Scheduling

26 May, 2006

Although I'm still sleeping like an exhausted man and fighting the summer sniffles, I've put my mind to planning the next running event.  A summer of 10k and half marathon action seems wise so's not to lose the edge which I've grudgingly pushed my flabby body into.  A late November marathon should let training fit with the allotment, the little darlings and holidays.

Aims have got to be to get the 10k and half marathon speeds down to give me a chance at a 3:30 marathon, so the schedule has half's at Bourton, Milton Keynes, Bristol, Kenilworth and Stroud and 10ks at Frampton Green (lovely race), Pinewood, Bugatti and Aldbourne.  1:34 for half and 40 minute 10k (cough…..).

That's obviously far more symetrical than I'll manage, but it's a reasonable plan.   


Asparagus

24 May, 2006

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No, I don't grow it yet but it's in the plan.  Hey, it's my first growing season, give me a chance.  I do, however, drive past J.L. Lampitt's farm once a week for work at the moment.  I love asparagus and Lampitt's is good enough and cheap enough that I may take a while before I get round to producing my own. 

Eating it is a challenge recently solved.  The Line of Beauty has just made it to TV here and there is a lovely scene in the book which I missed in the adaptation where the principal character, Nick, is eating asparagus with his high-born hosts.  The social differences between them are demonstrated by them tucking in with their fingers while he tackles the spears with a knife and fork.  He has my sypathies.  I've never understood the finger thing or the tendency to drown the lovely veggie in butter or Hollandaise sauce.  The brilliant Marcella Hazan – surely the source for half of Jamie Oliver's recipes and all of the River Cafe's – has a lovely sauce which she does with home made Cannelloni in 'Marcella's Kitchen' and even more simply with macaroni in another book.  Even the little darlings lick their lips.  This also fuelled me around the Isle of Wight on Sunday but don't let that put you off.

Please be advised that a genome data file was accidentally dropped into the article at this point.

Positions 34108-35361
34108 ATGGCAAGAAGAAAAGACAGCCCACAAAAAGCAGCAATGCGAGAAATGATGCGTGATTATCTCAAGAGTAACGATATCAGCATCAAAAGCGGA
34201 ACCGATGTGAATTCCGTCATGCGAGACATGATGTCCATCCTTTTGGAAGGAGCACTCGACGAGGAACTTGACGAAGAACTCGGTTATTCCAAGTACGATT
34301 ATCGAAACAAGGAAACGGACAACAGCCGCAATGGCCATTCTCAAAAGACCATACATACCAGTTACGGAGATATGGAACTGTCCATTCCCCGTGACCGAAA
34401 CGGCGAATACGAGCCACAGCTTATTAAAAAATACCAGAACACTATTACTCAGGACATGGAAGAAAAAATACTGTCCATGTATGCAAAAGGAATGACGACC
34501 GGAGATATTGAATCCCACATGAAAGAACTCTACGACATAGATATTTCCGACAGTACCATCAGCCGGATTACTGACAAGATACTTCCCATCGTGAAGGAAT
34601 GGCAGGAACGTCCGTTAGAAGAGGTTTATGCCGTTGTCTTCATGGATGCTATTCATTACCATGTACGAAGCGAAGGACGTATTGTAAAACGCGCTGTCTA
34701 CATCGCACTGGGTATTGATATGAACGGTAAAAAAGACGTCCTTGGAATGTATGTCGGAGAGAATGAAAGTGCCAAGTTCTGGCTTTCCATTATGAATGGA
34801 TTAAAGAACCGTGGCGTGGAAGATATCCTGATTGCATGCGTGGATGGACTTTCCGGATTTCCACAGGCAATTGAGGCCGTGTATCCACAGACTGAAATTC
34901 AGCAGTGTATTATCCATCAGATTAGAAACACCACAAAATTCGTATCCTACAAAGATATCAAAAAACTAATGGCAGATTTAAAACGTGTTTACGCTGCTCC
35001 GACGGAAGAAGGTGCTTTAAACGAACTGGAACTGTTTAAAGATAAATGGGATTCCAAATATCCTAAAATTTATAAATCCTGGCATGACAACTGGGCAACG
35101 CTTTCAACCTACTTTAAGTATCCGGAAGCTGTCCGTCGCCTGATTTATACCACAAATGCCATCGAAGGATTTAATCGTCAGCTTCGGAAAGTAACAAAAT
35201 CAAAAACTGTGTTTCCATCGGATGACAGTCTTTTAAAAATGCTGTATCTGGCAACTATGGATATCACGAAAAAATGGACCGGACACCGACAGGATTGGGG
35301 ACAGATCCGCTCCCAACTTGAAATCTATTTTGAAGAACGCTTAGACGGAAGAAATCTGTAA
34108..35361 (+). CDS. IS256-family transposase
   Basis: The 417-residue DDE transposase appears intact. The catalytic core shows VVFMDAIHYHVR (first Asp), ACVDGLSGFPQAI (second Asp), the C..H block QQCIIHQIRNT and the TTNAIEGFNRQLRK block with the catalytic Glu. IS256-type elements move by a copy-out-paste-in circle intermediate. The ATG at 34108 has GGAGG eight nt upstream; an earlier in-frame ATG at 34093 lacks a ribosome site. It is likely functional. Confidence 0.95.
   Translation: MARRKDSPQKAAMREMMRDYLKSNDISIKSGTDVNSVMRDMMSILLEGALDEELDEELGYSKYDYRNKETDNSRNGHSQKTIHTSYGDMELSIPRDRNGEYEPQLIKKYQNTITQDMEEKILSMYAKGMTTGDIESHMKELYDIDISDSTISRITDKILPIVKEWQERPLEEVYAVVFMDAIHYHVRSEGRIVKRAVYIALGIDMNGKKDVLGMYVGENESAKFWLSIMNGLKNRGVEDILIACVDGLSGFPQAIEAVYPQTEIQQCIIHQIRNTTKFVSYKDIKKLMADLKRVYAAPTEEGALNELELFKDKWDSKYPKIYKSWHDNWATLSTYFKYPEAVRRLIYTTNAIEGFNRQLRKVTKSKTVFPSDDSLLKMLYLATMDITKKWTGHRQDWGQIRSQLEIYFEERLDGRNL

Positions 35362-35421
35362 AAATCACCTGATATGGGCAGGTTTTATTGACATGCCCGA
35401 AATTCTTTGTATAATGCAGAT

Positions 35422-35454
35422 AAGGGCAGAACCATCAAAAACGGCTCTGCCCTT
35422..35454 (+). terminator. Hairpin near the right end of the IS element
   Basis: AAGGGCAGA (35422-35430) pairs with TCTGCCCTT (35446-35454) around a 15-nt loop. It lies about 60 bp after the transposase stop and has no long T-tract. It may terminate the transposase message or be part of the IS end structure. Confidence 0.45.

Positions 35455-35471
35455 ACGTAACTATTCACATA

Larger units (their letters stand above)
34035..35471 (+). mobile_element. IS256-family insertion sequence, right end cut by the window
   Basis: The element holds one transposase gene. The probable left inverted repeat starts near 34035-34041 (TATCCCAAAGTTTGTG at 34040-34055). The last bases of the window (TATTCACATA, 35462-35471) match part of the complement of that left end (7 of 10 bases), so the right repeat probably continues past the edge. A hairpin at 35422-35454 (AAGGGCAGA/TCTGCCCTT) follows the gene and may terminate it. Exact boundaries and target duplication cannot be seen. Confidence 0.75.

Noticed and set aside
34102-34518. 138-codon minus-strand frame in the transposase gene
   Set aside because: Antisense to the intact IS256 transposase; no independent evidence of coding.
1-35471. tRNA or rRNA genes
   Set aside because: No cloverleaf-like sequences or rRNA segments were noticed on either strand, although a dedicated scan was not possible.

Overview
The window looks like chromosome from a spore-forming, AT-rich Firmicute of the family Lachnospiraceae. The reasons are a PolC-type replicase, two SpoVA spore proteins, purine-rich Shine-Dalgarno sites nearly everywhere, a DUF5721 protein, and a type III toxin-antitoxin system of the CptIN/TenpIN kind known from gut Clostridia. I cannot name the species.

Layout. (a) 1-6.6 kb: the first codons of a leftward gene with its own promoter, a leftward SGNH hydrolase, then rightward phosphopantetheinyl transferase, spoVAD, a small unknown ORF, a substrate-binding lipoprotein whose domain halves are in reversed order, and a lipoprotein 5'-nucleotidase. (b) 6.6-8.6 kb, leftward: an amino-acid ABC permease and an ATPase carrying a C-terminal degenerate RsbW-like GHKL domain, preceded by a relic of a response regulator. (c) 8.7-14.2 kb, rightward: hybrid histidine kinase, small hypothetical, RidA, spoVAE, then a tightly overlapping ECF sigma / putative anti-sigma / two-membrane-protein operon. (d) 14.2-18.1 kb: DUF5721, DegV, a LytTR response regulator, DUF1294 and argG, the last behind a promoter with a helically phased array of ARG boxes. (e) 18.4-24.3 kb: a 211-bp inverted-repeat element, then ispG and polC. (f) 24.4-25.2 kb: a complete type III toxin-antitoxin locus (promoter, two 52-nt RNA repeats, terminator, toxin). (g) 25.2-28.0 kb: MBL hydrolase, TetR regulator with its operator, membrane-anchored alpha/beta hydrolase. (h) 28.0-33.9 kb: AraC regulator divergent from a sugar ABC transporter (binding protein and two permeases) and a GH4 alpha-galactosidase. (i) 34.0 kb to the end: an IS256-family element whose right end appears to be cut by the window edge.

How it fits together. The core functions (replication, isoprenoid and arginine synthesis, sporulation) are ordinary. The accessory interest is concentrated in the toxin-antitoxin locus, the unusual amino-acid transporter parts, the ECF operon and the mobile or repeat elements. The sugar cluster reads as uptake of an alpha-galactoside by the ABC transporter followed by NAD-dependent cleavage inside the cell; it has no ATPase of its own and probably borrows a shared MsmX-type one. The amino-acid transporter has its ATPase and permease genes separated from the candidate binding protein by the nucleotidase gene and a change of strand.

900g asparagus, 90g butter, 250ml water, 170g boiled unsmoked ham, grated parmesan to taste 

milk, butter, flour salt, nutmeg

homemade pasta (or dried macaroni on a weekday evening)

Trim the asparagus and place in a pan with the butter water and a little salt.  Cover and cook untill tender but firm.  Roughly chop the ham and the cooked asparagus in a food processor – big lumps are good.  Make the bechamel and mix with the asapragus and ham.  Add the parmesan.  If you're making Cannelloni, save half the sauce to pour over the top before baking.  Either stuff your Cannelloni or combine the sauce with the macaroni and pop it in a hot oven for 15 – 20 minutes.

Enjoy.


Learning from the Isle of Wight

24 May, 2006

I planned for 3:35 and printed off one of the Runners World wristbands to help me.  I spent most of the first half about 20 – 40 seconds up on this but began to lose time after 14 miles.  This means that I did the first 14 in 1:55 or 8:21 minutes per mile and the second 12.2 in 1:57 or 9:35 mm.  Looking at the course profile doesn’t show that the second half is particularly tough for hills so I guess I slowed because I started faster than I was fit for, really.  The hills and the heavy, heavy rain were clearly attritional factors, but the basic lesson must be that I was under prepared for what I was aiming to do on this course on this day.  That is an analysis supported by the fatigue which I’m feeling now and the infection which even echinacea isn’t fighting off for me.  Issues, then:

1.      I was following a modified RW ultimate programme, but missed some mileage through colds and stuff in January – February and through a strange lack of motivation for 10 days in April.  End result was long runs of 18,20,20,22 instead of 18,20,20,20,22,18 so whilst what I did was more than ever before, it was clearly not enough.

2.      Speed work was also better than ever before but also sub-programme. Tough when you run solo as I tend to.

3.      Diet was generally good ‘though the wine bottle and the chocolate bar always look more attractive through the winter.